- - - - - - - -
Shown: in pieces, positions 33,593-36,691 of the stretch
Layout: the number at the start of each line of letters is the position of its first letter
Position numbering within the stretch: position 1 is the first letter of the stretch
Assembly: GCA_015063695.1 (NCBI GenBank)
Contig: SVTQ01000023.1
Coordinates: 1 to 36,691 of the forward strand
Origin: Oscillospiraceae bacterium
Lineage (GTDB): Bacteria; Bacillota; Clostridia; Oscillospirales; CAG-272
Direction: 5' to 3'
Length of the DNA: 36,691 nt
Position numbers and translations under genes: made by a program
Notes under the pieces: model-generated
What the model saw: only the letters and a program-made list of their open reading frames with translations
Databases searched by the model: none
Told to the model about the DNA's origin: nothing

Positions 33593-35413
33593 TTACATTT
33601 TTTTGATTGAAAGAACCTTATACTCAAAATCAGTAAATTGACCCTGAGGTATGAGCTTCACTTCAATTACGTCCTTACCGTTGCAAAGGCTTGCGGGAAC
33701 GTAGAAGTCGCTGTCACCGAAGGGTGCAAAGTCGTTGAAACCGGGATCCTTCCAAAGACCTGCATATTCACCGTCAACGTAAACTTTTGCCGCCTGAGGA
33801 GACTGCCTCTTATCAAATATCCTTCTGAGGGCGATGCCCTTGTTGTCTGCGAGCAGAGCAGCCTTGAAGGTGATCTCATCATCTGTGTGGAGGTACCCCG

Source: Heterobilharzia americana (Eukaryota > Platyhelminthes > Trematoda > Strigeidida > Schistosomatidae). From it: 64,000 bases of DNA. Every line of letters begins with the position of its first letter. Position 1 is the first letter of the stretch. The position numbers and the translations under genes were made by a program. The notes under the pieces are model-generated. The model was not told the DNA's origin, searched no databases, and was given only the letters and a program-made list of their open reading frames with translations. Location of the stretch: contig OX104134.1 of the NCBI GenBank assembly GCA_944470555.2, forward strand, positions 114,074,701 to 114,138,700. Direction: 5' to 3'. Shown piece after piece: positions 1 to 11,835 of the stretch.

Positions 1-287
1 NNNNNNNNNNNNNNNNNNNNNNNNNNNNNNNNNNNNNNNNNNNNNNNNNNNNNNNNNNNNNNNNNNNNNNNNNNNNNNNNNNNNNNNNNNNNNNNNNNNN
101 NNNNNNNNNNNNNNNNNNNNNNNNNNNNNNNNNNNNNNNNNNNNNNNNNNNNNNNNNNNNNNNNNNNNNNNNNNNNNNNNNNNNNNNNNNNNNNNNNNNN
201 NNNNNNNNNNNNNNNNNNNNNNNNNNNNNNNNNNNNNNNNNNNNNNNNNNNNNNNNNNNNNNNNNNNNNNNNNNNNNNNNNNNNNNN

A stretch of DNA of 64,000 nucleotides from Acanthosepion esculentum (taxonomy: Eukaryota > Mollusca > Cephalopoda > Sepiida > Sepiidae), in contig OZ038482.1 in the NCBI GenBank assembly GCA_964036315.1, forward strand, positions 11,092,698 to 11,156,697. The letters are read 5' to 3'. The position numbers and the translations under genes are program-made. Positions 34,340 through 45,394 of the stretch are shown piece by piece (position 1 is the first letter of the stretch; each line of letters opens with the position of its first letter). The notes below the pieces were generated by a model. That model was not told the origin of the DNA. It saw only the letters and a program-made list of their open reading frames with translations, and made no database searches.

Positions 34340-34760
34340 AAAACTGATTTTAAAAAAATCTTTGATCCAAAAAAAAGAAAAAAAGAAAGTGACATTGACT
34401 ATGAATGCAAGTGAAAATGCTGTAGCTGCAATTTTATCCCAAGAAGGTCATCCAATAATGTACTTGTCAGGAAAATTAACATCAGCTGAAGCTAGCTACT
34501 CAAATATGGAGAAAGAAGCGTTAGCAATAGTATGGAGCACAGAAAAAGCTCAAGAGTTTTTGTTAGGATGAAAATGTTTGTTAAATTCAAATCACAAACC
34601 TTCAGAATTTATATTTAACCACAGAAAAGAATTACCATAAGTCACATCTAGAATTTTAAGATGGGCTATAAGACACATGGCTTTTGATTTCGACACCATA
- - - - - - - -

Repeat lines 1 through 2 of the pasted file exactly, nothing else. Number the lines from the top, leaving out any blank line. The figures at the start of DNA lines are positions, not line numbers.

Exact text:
Shown: in pieces, positions 33,593-36,691 of the stretch
Layout: the number at the start of each line of letters is the position of its first letter